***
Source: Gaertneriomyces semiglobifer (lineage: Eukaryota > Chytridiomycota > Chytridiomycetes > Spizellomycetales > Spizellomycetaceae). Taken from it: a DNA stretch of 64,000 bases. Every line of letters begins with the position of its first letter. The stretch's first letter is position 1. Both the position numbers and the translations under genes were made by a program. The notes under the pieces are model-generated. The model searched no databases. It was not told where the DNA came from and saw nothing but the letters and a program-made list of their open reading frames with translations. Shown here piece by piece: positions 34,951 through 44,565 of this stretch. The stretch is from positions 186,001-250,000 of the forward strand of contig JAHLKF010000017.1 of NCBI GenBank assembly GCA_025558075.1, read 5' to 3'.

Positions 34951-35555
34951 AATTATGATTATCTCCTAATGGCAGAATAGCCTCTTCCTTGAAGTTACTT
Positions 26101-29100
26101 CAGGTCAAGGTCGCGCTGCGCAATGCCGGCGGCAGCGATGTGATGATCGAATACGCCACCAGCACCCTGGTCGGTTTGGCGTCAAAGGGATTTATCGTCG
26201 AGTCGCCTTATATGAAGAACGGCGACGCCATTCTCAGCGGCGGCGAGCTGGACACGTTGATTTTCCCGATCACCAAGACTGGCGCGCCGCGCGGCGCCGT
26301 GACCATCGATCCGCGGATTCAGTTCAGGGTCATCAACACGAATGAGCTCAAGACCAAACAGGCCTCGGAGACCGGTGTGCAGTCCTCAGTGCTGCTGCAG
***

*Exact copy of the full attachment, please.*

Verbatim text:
Source: Gaertneriomyces semiglobifer (lineage: Eukaryota > Chytridiomycota > Chytridiomycetes > Spizellomycetales > Spizellomycetaceae). Taken from it: a DNA stretch of 64,000 bases. Every line of letters begins with the position of its first letter. The stretch's first letter is position 1. Both the position numbers and the translations under genes were made by a program. The notes under the pieces are model-generated. The model searched no databases. It was not told where the DNA came from and saw nothing but the letters and a program-made list of their open reading frames with translations. Shown here piece by piece: positions 34,951 through 44,565 of this stretch. The stretch is from positions 186,001-250,000 of the forward strand of contig JAHLKF010000017.1 of NCBI GenBank assembly GCA_025558075.1, read 5' to 3'.

Positions 34951-35555
34951 AATTATGATTATCTCCTAATGGCAGAATAGCCTCTTCCTTGAAGTTACTT
Positions 26101-29100
26101 CAGGTCAAGGTCGCGCTGCGCAATGCCGGCGGCAGCGATGTGATGATCGAATACGCCACCAGCACCCTGGTCGGTTTGGCGTCAAAGGGATTTATCGTCG
26201 AGTCGCCTTATATGAAGAACGGCGACGCCATTCTCAGCGGCGGCGAGCTGGACACGTTGATTTTCCCGATCACCAAGACTGGCGCGCCGCGCGGCGCCGT
26301 GACCATCGATCCGCGGATTCAGTTCAGGGTCATCAACACGAATGAGCTCAAGACCAAACAGGCCTCGGAGACCGGTGTGCAGTCCTCAGTGCTGCTGCAG